Murder and the "Anti-Gay"

Academics who study popular culture marvel at how Hollywood has used its propagandistic powers to sell social issues. This normally means persuading by any dramatic means necessary that traditional values are not only wrong, but archaic, even dangerous. It's not enough to disagree with a conservative position. Hollywood must demonize it, suggest that conservatism is not just unworkable, but dark. When failure comes, they imagine some fraudulent conservative's going to lash out in rage and kill.

On perhaps no issue is there more built-in cultural politics - and manifest hyperbole - than homosexuality. Beginning in the mid-1970s, homosexuals regularly have been presented on television as positive characters often treated in shabbily negative (read: bigoted) ways. In 1979, professor Michael Robinson wrote that prime time's "favorite innocent victim...was clearly the misunderstood, harassed homosexual."

Hollywood's pro-gay attitudes run very strong. Researchers Stanley Rothman and Amy Black found in 1995 that Hollywood elites were even more strongly liberal than the news media elites: not only did 79 percent agree that homosexuality is as acceptable a lifestyle as heterosexuality, but 51 percent "strongly agreed."

The product echoes the mindset. For the November sweeps, several crime dramas have attempted to goose their ratings (and, presumably, feel good about themselves simultaneously) by focusing on plots of "anti-gay" violence. On CBS's Sunday night drama "Cold Case," which airs at 8 PM Eastern time, lead character Lilly Rush reopens the case of a 1964 murder of a gay baseball player. (The episode, titled "A Time to Hate," was written by lesbian writer-producer Jan Oxenberg.)

The police learn that not only did the local neighborhood thugs love to brutalize men coming out of a gay bar, but that back then, the cops had a unit called "Russo's Raiders" that would raid the bar and beat up the clientele. "Those kinda raids was open season on fags," explained one witness. Then the detectives interview "Tinkerbell," a cross-dresser who was beaten and who knew the abusers. That leads them to the killer, a man named Tim. We learn in black-and-white flashbacks that the cops were there and walked away as Tim and his friends used the gay man's head for batting practice until he was dead.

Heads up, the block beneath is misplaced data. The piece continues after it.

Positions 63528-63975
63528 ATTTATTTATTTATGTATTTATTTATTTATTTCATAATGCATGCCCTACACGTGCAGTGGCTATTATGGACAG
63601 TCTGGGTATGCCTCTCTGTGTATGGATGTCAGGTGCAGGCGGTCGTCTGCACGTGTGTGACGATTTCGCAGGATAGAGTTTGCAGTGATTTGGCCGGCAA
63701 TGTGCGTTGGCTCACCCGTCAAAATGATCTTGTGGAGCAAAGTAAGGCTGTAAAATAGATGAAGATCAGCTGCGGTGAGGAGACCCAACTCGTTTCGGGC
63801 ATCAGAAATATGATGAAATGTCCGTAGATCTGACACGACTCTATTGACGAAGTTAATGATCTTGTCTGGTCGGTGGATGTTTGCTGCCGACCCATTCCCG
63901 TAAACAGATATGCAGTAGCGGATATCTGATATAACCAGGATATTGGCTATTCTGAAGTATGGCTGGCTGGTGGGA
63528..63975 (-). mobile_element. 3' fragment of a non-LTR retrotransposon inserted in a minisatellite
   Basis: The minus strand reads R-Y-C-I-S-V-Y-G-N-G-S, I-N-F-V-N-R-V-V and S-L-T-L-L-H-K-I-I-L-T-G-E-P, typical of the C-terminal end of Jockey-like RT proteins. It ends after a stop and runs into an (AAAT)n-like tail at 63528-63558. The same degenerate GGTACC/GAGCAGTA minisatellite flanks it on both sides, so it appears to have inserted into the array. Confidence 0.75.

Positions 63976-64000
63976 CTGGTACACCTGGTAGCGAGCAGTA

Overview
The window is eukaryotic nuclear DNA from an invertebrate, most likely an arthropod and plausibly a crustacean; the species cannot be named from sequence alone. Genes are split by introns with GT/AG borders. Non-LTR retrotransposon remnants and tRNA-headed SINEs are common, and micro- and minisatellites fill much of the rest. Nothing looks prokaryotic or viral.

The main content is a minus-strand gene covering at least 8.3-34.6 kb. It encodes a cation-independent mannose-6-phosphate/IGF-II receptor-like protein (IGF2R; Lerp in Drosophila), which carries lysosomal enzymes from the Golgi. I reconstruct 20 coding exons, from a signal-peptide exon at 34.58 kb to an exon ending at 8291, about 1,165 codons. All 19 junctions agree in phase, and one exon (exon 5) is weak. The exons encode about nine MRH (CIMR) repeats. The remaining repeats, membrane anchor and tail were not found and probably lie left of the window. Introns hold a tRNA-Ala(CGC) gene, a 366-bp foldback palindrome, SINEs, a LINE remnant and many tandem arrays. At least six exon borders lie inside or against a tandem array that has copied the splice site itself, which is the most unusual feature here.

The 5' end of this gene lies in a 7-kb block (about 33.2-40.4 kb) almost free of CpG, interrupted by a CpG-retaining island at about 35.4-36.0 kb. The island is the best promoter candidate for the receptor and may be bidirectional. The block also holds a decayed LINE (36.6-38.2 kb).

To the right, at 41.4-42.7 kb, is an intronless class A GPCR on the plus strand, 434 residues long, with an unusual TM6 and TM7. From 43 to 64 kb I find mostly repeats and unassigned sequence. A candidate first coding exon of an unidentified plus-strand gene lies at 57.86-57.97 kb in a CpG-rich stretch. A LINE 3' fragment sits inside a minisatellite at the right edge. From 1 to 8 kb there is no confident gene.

Critics predictably raved. USA Today's Robert Bianco praised CBS for "re-creating the casual bigotry of the 1960s, and its ugly holdouts in our own time." Bianco loved how the cross-dressing character was shown "respect for the courage it takes to live life on one's own terms." He concluded by hoping the sermon was successful, that "times really have changed as much as the episode would have you believe. Wouldn't that be fabulous?"

Why can't a character be portrayed as earnestly believing homosexuality to be morally wrong, and a sin that should be avoided, without being caricatured as a violent hater? Answer: because Hollywood has an agenda.

The other November offender was "Law and Order: Special Victims Unit," which features the gay actor B.D. Wong in its cast. This completely propagandistic episode (titled "Abomination") begins with a naked gay man found dead on the street from a beating to the head. It turns out he was a poster boy for "Regenesis," a group counseling homosexuals to leave their lifestyle behind, or as our police heroes describe it, "ex-gays turned gay bashers." Another cop quickly suspects the ex-gay group in the killing. "There's...your poster boy for success, sleeping with guys again. Makes your organization look like a sham."

The "SVU" writers also drag in a fictional equivalent of Rev. Fred Phelps of "God Hates Fags" fame as representative of the entire religious right. When a questioning cop gets tough, the Reverend suggests it's no wonder God took so many cops away on September 11. The reverend says he would have liked to kill the victim, but he was out of town. How pious.

The story concluded with the good guys tracking down the real killer: a researcher in reparative therapy whose own son is gay. He found the victim and his son in bed and slammed the victim into a wall until he fell. And for good measure, the victim was also planning to expose reparative therapy as an unworkable sham, threatening the killer's professional standing.

Exodus International, one of the Christian groups helping homosexuals who want to change their behavior, denounced the show for portraying reparative therapists as "bigoted, murderous, and void of any conclusive research data and results." They were not consulted beforehand, as pro-gay activist groups are.

When Family News in Focus called NBC for comment, the network issued a statement that the show is fiction and not to be taken literally. NBC shouldn't play games and try to hide its real intention to hammer public opinion into its liberal mold. Hollywood doesn't tackle the issue of homosexuality. It tackles the "homophobes."